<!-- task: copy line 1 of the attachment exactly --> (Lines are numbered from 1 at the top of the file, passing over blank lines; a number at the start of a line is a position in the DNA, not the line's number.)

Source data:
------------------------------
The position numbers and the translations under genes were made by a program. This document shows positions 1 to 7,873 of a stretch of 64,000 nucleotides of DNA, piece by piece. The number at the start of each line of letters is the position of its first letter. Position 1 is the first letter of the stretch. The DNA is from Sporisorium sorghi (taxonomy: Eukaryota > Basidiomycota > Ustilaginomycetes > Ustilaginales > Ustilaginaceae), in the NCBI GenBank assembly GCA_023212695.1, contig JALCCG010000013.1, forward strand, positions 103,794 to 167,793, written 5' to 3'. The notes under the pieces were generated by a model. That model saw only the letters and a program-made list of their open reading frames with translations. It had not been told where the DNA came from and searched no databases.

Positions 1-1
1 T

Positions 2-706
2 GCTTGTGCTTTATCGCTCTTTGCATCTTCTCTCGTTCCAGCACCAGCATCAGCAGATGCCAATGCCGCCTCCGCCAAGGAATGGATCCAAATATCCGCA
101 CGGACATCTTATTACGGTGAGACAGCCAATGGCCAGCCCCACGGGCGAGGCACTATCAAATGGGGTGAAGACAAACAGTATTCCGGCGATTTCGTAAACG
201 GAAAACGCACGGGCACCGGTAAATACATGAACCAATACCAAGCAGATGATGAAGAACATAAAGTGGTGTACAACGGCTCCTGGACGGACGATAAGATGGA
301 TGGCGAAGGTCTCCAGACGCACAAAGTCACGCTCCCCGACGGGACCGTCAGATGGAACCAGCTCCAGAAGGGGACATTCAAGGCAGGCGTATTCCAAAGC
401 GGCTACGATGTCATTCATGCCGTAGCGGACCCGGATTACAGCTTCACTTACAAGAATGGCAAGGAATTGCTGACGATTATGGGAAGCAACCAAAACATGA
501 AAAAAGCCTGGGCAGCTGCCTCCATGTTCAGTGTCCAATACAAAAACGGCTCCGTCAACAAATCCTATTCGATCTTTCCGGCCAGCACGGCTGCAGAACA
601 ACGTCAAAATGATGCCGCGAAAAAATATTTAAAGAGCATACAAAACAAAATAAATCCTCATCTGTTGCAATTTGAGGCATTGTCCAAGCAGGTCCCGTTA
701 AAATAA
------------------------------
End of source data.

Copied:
The position numbers and the translations under genes were made by a program. This document shows positions 1 to 7,873 of a stretch of 64,000 nucleotides of DNA, piece by piece. The number at the start of each line of letters is the position of its first letter. Position 1 is the first letter of the stretch. The DNA is from Sporisorium sorghi (taxonomy: Eukaryota > Basidiomycota > Ustilaginomycetes > Ustilaginales > Ustilaginaceae), in the NCBI GenBank assembly GCA_023212695.1, contig JALCCG010000013.1, forward strand, positions 103,794 to 167,793, written 5' to 3'. The notes under the pieces were generated by a model. That model saw only the letters and a program-made list of their open reading frames with translations. It had not been told where the DNA came from and searched no databases.